Nokia is buying out its network partner Siemens, for €1.2bn in cash plus a half-a-billion loan, putting the Finnish firm in sole control of the infrastructure business.
Ownership of Nokia Siemens Networks (NSN) is split equally between the companies, and managed to turn a thin profit last year following repeated rounds of cost-cutting.
Nokia will leave management - and staff - intact and won't be slimming the business down beyond the existing plans, but it will take complete control once the transaction has completed.
NSN was set up in 2007 to help both companies compete in an increasingly commoditising market, but such arrangements are inevitably fissiparous as market conditions change.
In recent years Chinese competitors Huawei and ZTE have undercut the relaxed infrastructure oligopoly, flooding expansion markets such as Africa and India with kit priced suspiciously below what established players can offer.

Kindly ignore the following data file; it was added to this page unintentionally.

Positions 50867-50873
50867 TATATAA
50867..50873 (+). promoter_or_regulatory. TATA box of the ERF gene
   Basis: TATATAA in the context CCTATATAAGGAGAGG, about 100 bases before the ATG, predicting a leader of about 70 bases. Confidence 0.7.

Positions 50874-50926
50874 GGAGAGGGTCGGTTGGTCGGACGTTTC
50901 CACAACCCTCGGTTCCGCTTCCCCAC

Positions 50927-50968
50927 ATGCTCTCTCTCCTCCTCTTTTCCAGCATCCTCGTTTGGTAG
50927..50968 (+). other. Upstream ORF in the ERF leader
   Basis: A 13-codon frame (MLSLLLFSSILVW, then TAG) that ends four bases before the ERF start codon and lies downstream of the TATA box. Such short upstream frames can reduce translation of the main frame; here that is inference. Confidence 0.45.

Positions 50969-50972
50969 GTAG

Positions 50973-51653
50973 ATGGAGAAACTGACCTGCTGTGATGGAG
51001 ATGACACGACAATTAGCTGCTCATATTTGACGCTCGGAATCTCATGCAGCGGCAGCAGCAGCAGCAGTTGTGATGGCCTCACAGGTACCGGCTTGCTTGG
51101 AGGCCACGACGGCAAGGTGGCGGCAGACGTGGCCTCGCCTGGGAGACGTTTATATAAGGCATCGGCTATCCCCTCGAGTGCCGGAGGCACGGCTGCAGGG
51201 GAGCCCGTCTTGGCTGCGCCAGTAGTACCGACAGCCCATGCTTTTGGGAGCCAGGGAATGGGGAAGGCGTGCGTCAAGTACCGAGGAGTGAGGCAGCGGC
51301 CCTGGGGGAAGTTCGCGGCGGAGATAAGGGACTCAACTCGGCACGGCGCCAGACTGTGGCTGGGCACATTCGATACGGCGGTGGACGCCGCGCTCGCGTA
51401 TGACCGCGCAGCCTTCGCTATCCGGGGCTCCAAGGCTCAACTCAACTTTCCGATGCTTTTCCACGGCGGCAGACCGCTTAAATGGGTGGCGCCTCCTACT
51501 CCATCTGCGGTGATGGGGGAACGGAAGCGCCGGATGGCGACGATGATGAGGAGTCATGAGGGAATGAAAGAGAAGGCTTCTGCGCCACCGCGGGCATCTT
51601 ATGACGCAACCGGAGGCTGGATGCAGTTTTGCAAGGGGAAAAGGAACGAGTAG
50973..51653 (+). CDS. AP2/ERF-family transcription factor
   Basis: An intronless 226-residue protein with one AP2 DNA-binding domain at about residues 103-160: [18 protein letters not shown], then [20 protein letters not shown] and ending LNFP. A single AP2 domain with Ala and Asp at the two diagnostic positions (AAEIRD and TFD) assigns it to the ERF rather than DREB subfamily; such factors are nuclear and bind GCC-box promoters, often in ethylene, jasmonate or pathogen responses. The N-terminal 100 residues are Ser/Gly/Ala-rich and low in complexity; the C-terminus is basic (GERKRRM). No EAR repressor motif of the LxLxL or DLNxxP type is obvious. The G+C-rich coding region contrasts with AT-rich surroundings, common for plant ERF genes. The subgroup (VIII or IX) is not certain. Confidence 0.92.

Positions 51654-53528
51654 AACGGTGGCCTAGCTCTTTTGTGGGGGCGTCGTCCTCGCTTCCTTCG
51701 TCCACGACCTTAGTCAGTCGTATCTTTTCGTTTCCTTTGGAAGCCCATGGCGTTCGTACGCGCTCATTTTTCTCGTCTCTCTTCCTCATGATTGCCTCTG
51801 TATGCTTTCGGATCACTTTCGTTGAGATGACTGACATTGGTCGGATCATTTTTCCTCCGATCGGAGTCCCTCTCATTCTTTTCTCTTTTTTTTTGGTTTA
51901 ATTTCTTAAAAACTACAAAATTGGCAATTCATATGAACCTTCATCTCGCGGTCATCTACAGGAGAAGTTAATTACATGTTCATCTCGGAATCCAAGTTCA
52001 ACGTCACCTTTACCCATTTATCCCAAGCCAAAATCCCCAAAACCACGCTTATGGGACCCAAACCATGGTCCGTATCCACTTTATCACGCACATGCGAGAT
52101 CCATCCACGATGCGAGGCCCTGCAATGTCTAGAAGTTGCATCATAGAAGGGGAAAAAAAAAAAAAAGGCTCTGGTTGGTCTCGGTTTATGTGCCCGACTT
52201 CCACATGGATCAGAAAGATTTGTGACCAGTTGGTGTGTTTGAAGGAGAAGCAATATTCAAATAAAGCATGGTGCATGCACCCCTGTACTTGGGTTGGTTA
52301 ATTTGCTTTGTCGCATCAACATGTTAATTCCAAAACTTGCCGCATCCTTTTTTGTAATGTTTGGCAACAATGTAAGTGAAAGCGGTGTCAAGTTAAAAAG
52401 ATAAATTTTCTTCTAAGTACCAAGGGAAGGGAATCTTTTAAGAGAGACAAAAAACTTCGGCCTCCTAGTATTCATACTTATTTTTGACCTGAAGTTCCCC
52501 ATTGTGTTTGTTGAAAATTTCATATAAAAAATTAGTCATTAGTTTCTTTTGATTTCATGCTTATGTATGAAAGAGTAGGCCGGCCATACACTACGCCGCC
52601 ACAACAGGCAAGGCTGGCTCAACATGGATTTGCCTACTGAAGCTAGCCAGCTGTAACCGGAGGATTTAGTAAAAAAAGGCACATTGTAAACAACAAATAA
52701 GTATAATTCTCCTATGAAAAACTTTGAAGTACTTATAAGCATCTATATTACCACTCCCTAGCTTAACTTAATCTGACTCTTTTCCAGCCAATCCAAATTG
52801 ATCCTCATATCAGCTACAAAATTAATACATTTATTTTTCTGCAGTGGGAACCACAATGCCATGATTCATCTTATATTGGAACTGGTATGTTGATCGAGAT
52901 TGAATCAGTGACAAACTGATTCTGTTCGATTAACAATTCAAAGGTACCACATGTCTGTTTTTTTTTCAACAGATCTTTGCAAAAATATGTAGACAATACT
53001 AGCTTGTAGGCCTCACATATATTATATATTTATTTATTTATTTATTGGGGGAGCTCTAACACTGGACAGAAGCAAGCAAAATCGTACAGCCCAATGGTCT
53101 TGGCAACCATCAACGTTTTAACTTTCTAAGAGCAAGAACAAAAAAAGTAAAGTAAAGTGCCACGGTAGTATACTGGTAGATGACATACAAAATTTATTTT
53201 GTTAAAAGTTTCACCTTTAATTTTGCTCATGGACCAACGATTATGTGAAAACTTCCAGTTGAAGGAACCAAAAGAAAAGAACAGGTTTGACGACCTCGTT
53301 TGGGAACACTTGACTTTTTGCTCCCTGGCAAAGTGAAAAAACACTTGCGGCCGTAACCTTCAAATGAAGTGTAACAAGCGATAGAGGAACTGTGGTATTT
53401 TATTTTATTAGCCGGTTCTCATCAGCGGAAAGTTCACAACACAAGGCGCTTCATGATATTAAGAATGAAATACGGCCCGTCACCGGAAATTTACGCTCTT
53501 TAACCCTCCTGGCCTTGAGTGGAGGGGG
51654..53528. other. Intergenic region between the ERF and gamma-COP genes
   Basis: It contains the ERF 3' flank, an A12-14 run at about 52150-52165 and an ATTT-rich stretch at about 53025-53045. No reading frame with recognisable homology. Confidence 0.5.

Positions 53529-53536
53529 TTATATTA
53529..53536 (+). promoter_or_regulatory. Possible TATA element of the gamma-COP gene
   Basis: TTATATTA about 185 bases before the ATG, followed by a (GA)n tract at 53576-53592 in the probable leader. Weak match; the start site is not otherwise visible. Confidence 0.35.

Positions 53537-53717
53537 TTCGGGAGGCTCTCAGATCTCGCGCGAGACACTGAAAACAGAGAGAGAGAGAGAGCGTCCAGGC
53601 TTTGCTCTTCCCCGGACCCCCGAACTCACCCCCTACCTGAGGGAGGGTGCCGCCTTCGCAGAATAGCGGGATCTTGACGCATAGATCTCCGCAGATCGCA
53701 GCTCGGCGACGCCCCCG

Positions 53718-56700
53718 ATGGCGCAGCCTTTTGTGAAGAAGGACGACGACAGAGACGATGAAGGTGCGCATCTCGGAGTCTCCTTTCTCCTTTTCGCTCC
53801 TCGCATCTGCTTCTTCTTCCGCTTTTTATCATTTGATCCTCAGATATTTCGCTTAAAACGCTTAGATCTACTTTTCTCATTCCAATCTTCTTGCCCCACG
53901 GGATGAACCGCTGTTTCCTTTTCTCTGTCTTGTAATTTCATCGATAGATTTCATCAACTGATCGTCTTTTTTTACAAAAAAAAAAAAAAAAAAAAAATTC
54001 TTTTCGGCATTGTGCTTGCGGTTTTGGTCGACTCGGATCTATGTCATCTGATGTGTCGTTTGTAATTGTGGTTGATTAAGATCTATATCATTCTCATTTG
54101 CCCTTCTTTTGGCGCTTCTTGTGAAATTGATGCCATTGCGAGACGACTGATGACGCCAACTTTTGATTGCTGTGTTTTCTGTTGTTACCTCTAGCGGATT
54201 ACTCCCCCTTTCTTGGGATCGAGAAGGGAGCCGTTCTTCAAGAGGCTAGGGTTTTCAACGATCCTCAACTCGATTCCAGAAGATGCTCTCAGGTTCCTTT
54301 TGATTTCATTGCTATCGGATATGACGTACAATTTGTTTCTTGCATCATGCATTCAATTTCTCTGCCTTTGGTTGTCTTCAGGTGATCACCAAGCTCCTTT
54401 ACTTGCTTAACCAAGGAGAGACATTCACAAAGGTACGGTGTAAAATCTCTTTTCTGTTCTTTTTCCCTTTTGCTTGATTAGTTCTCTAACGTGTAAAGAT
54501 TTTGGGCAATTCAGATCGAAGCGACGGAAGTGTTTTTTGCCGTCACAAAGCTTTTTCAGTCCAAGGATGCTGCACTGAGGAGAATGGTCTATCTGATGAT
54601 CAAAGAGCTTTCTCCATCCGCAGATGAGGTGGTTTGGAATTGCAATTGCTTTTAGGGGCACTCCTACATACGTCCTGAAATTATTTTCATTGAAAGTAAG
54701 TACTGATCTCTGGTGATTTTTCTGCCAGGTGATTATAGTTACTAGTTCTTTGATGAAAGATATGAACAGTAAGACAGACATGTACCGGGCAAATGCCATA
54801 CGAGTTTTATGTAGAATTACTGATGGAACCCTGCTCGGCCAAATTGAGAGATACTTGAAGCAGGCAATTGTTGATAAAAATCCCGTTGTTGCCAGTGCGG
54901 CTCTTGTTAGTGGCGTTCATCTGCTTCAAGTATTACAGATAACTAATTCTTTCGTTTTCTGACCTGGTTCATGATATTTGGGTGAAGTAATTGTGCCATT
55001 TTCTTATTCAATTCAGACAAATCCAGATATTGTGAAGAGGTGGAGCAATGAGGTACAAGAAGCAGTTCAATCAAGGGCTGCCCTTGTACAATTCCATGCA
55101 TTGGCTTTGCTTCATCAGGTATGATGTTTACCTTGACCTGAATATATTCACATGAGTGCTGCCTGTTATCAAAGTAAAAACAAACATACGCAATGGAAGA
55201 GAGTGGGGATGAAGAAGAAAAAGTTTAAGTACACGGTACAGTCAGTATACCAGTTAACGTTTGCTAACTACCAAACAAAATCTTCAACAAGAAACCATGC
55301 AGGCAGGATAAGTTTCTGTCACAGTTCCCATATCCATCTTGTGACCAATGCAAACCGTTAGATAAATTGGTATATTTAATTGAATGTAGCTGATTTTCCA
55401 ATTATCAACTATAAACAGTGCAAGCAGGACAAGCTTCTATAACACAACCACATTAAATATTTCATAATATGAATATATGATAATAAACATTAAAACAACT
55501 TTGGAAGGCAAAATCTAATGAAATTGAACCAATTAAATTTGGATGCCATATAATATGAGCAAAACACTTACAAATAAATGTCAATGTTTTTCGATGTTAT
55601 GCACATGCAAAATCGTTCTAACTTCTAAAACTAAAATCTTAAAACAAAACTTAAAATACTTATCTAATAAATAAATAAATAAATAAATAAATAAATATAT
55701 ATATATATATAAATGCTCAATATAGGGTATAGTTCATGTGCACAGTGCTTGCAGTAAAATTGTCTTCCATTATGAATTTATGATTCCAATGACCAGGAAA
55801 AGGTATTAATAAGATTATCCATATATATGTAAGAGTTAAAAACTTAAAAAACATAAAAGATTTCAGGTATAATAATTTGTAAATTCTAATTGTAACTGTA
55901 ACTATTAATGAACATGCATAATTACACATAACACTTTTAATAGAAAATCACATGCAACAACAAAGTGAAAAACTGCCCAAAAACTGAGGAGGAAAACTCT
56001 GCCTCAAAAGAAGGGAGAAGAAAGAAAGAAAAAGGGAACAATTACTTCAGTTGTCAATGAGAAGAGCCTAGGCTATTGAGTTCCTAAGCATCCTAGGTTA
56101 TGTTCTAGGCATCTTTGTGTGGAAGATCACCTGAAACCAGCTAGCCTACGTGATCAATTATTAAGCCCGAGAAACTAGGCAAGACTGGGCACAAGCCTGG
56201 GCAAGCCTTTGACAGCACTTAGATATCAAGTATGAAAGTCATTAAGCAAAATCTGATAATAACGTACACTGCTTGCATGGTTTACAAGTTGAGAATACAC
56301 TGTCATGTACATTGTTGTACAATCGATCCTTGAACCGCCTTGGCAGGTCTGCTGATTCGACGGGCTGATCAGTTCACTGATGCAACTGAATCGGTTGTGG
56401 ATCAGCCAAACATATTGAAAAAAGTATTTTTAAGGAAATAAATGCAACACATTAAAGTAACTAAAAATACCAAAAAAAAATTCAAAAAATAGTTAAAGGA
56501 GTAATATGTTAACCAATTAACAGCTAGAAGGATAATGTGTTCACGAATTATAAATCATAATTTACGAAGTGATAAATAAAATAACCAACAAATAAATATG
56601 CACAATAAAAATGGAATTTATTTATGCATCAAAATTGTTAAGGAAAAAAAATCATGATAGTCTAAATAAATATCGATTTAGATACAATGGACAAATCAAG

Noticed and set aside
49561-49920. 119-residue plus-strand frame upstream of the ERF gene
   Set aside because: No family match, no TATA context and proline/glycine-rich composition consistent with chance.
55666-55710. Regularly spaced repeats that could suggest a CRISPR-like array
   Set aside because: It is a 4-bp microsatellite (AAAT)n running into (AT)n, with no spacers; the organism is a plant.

Nokia's skill with radio is unmatched, in your correspondent's humble opinion, but that hasn't helped it compete with the iPhone in the mobile business. So the commoditisation of network components has made it difficult to differentiate.
The solution is to focus on cutting-edge technology, serving markets prepared to pay a premium for experience. Or, as CEO Stephen Elop puts it: "Nokia Siemens Networks has established a clear leadership position in LTE, which provides an attractive growth opportunity".
Nokia has plenty of cash to buy out Siemens. At the end of March there was €10.1bn in readies knocking about, and €4.5bn of that isn't earmarked for anything important, so the time is right.
Those numbers are trending downwards, as the company waits for its gamble on Windows Phone to pay off, but if NSN can be kept in profit then it might even give Nokia a little more time at the table. ®